Coldplay’s eighth studio album demonstrates bands ability to adapt, reflect

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Coldplay’s eighth studio album demonstrates bands ability to adapt, reflect

Coldplay performs at the 2017 Rose Bowl. 'Everyday Life' has had 4,000 chart sales, according to Billboard.

Coldplay performs at the 2017 Rose Bowl. 'Everyday Life' has had 4,000 chart sales, according to Billboard.

Raph_PH / Wiki Commons

Coldplay performs at the 2017 Rose Bowl. 'Everyday Life' has had 4,000 chart sales, according to Billboard.

Raph_PH / Wiki Commons

Raph_PH / Wiki Commons

Coldplay performs at the 2017 Rose Bowl. 'Everyday Life' has had 4,000 chart sales, according to Billboard.

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It’s been four years since we last heard from Coldplay, and there’s a reason for that. Since 2015 and “A Head Full of Dreams,” their tune has changed, both literally and metaphorically. The popular band’s new double album, “Everyday Life,” provides a refreshing take on exactly that: a display of adaptability well worth the wait. 

The album’s wide-ranging analysis of the world in 2019 is its most impressive quality, particularly set against the giddy, kaleidoscopic joy of “A Head Full of Dreams,” which now seems so long ago. 

Coldplay’s eighth album is split into two LPs, “Sunrise” and “Sunset,” (and grapples with hard-hitting themes such as racism, love, war, climate change, gun control and police brutality in a thoughtful manner.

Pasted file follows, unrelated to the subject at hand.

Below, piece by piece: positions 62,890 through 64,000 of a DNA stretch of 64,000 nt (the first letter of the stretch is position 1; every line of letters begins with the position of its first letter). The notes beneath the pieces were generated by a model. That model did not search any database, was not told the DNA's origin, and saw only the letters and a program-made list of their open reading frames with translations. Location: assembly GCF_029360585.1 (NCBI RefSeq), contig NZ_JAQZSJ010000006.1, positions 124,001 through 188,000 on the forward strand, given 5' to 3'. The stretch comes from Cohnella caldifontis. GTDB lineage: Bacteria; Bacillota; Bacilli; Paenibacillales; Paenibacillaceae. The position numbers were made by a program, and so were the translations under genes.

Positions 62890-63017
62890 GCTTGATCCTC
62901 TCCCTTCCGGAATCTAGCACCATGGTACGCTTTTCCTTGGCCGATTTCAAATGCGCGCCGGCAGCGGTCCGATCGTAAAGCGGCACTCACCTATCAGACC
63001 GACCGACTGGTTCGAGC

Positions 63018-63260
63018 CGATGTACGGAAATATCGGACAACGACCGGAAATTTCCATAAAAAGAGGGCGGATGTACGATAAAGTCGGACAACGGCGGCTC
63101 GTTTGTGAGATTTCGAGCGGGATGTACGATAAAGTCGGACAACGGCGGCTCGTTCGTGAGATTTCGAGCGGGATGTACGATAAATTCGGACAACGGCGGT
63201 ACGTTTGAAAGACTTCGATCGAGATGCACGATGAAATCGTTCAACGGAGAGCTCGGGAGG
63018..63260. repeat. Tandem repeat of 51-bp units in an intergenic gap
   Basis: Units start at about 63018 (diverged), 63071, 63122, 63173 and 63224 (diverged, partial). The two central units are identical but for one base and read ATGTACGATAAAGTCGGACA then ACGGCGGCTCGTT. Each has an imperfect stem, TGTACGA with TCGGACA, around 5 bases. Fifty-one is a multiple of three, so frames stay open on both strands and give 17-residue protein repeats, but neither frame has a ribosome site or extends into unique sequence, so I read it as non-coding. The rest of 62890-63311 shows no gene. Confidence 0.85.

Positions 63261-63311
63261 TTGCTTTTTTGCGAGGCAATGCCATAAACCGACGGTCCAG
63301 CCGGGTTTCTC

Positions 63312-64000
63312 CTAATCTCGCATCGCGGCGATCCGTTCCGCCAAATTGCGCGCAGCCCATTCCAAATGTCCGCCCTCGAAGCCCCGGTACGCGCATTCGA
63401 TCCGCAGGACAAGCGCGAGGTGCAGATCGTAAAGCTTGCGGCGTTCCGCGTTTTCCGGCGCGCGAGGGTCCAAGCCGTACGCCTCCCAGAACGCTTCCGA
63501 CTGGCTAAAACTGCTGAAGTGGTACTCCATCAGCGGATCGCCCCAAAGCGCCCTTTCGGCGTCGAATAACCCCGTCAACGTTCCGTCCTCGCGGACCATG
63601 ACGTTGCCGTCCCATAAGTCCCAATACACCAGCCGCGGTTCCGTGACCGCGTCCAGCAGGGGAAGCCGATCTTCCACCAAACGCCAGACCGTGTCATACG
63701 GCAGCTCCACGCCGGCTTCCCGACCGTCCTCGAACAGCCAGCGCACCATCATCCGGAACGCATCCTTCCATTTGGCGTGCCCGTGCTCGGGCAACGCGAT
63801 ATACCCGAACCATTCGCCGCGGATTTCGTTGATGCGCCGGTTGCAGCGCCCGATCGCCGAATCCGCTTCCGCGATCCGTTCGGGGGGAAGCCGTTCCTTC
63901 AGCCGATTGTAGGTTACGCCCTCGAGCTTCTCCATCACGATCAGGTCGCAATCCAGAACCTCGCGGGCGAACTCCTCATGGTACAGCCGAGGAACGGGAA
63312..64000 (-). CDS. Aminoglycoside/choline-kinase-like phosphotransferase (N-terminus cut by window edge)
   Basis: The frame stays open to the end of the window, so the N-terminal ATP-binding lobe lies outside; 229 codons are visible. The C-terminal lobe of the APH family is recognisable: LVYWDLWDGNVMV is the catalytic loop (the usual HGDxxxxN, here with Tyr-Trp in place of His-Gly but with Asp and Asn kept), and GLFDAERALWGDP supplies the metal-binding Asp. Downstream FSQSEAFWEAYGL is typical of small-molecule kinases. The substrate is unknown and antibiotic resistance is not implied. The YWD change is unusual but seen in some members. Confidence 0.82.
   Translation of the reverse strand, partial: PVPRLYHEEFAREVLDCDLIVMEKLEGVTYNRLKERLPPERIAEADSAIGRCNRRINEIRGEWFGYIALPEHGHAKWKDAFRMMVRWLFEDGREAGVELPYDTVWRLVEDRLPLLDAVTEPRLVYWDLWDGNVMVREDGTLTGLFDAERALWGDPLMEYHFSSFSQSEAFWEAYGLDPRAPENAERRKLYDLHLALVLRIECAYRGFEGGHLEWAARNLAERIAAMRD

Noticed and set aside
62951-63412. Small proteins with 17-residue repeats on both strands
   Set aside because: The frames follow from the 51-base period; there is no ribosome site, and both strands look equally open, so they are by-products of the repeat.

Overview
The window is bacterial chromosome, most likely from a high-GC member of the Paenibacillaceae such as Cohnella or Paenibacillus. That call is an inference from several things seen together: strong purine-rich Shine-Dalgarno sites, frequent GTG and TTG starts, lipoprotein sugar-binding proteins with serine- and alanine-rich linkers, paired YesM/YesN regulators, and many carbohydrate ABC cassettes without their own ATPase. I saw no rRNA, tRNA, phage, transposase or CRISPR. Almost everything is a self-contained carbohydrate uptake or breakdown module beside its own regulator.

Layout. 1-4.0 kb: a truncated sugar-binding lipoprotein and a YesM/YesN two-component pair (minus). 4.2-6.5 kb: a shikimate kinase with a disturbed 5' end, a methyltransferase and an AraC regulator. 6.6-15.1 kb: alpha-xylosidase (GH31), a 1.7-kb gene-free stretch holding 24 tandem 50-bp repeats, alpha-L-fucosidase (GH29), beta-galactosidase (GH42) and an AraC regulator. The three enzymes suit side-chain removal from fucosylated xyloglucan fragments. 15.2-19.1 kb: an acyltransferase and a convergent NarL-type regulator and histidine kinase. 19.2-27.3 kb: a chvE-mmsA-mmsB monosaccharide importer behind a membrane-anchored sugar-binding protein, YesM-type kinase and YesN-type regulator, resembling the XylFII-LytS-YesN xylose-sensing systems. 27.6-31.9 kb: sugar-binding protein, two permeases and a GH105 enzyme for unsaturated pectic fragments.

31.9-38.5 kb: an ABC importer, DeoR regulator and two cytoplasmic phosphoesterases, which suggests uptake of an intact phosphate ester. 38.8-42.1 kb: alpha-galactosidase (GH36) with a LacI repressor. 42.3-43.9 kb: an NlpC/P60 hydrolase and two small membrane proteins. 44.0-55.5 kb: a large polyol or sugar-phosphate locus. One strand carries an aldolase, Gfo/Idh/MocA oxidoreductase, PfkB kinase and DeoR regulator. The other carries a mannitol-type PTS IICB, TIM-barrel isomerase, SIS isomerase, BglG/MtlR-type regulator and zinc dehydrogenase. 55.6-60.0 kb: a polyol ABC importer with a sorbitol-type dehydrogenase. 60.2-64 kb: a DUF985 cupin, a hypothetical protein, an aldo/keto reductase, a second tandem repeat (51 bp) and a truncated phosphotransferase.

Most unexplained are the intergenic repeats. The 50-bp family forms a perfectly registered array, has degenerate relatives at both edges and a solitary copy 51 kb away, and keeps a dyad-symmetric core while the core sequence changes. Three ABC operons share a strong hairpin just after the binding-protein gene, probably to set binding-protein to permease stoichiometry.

From the start of the double-album, an openness to religion is established through a church theme. “Church” is the album’s second song, an upbeat, celebratory number shortly followed by “BrokEn,” a gospel-backed tune full of vibrance. The folk-sounding “WOTW/POTP” is in a similar mold, a shorter tune which bounces along, set to guitar with a clear message. Lead singer Chris Martin preaches of a “world gone wrong” in which he “shall be strong…my faith is strong.”

The release of “Everyday Life” on Apple Music was accompanied by an exclusive featured interview with each of the band members. The interview breaks down the pair of LPs track by track, providing insight from those behind its creation.

Martin, front man and long-time figurehead of the group, says the album’s third song “Trouble in Town,” “came from living in America and just feeling a lot of the energies going on and learning about things like the 13th Amendment.” This song is a particularly uneasy experience as Martin pulls no punches with lines such as “they hung my brother brown” and “I get no peace, and I just get more police.”  

These energies are, of course, not always positive, and Martin hints at the lessons he and his companions have learned from living in America. Where the first half of the album is a fluid mix of melancholy and hopefulness about contemporary problems we face, the second is more of a suggestion for how to go about fixing these problems.

To open up the album’s “Sunset” is the suitably titled “Guns,” a tongue-in-cheek analysis of gun control in the country Martin now resides in, characterized by its simplicity: a collection of Martin’s lyricism, acoustic guitar and a keyboard.

“Guns is probably the rawest sounding song on the album,” guitarist Johnny Buckland says. “It’s definitely the rawest sounding song that we’ve probably ever made, I think.”

 However, the album’s lead single is ironically characteristic of “Everyday Life’s” predecessor, with a singalong vibe considered classic Coldplay. “Orphans” once again places hope in the problematic landscape of 2019, this time within the backdrop of an orphanage brought about by the Syrian civil war.

 Above all else, Coldplay’s new release emphasizes one thing: they are versatile, pensive musicians who set out to return with a point proven. The London-formed group has done just that, without a rush of blood to the head.